This recipe for Steakhouse Mushrooms is reminiscent of one that I used to make when I was a Chef in an actual steak restaurant. I have adapted it into something that you can whip up at home in about 15-20 minutes, and it has a MAJOR flavor impact.
The cooked mushrooms are drenched in this gorgeous demi-glace and butter sauce. They turn out incredibly savory, dripping in umami, and they go perfectly with a steak or with my Pork Tenderloin Medallions.
One of the main ingredients in this recipe is demi-glace. Now, you might be asking, what is demi-glace, it is a sauce made of veal and beef stock, that has been reduced down with red wine till it is very thick. It is a proper sauce, and you can find it in grocery stores today as seen below, as a concentrate that when warmed with a little water, forms a rich decadent sauce.
I like to make this recipe with crimini mushrooms, but you could make it with a mixture of them with button, shitake, and even portabello if you like. The butter is the other most important ingredient, it makes the sauce really rich and helps it cling to the cooked mushrooms. The garlic, thyme, salt, and pepper are all there to heighten the flavors of the sauce, and the mushrooms as compliments.
Use the JUMP TO RECIPE button at the top of the post, or scroll to the bottom of the post to see the full recipe card with ingredient measurements and instructions.
Start with an extra large skillet, and heat the olive oil in it. I like to use one that has a lid, you could also use foil to form a lid. Add the mushrooms to the skillet with the garlic, do not stir, and add the lid. Let them steam for about 8 minutes. Then stir in the garlic and cook for a couple more minutes before adding the butter, demi-glace paste, and a little water to form the sauce.
Continue cooking everything together until the demi-glace paste fully melts into the water and forms a thick, glossy sauce. Finish the mushrooms with some thyme and a little more butter.
Let that butter melt in, and toss to coat the mushrooms in it. You can stop here, but depending on what I am serving these with I like to sometimes add in a couple of splashes of aged balsamic to bring a little lightness to the sauce. The sharp vinegar cuts the super-rich sauce, most of the time I add at least some in.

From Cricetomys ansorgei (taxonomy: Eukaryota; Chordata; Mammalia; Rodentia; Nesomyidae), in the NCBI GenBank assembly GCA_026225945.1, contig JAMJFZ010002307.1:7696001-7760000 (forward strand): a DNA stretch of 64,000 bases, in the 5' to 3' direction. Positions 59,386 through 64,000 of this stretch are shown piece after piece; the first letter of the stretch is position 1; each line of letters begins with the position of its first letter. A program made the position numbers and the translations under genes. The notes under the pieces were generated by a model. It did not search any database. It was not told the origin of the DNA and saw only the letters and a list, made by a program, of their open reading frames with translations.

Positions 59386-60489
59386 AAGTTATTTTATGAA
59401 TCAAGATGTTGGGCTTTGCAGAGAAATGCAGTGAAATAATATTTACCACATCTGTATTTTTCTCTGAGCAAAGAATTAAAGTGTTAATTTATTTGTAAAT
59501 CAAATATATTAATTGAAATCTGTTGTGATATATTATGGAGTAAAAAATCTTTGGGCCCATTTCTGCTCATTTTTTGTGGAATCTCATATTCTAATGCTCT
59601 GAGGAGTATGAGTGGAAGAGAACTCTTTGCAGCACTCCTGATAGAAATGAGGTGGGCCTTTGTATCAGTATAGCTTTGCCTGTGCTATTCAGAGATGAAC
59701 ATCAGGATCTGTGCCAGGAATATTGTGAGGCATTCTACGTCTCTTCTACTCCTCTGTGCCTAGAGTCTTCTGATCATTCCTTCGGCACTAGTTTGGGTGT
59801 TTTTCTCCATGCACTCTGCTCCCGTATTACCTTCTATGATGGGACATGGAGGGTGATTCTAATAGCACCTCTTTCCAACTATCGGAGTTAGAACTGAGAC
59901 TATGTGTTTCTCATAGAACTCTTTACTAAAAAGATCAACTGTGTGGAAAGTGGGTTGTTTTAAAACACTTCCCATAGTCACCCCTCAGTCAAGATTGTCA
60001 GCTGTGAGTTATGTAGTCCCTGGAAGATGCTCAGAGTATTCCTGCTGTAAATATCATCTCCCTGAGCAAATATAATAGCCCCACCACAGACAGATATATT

Notes & Tips
I like to dollop the garlic in, but not stir it in when I steam the mushrooms in the first step so it starts to perfume the mushrooms but doesn't burn during that initial cooking process. Stir it in after you remove the lid and cook just till it begins to brown for 1-2 minutes, then add the water and demi-glace to begin forming the sauce.
I forgot to add the balsamic vinegar in my ingredient photo, but I highly suggest adding some. I like to use aged balsamic or balsamic reduction so it doesn't thin my sauce too much. Those are already thick and will just add some sharp rich flavor.
I like to make this recipe with crimini mushrooms, but you could make it with a mixture of them with button, shitake, and even portabello if you like. These are the sturdiest mushrooms that would hold up the best to this sauce.
If you aren't a huge garlic fan, you can leave it out altogether. You could also replace it with a little bit of onion or even shallot.
I know the demi-glace sounds fancy, and it kind of is. It is a major process to make and you usually find it used in fine dining restaurants. But what you need for this recipe is not expensive, and it is easy to use too. You can find it HERE.
You can swap the thyme or add to it. Rosemary, oregano, tarragon, or chives all jive well with this mushroom recipe.
This isn't the recipe for you if you are vegan, or dairy-free. It relies heavily on the butter to make it luscious. No swaps for that one.
It is best to use aged balsamic vinegar or balsamic reduction. In a pinch, you could use a splash of regular balsamic vinegar.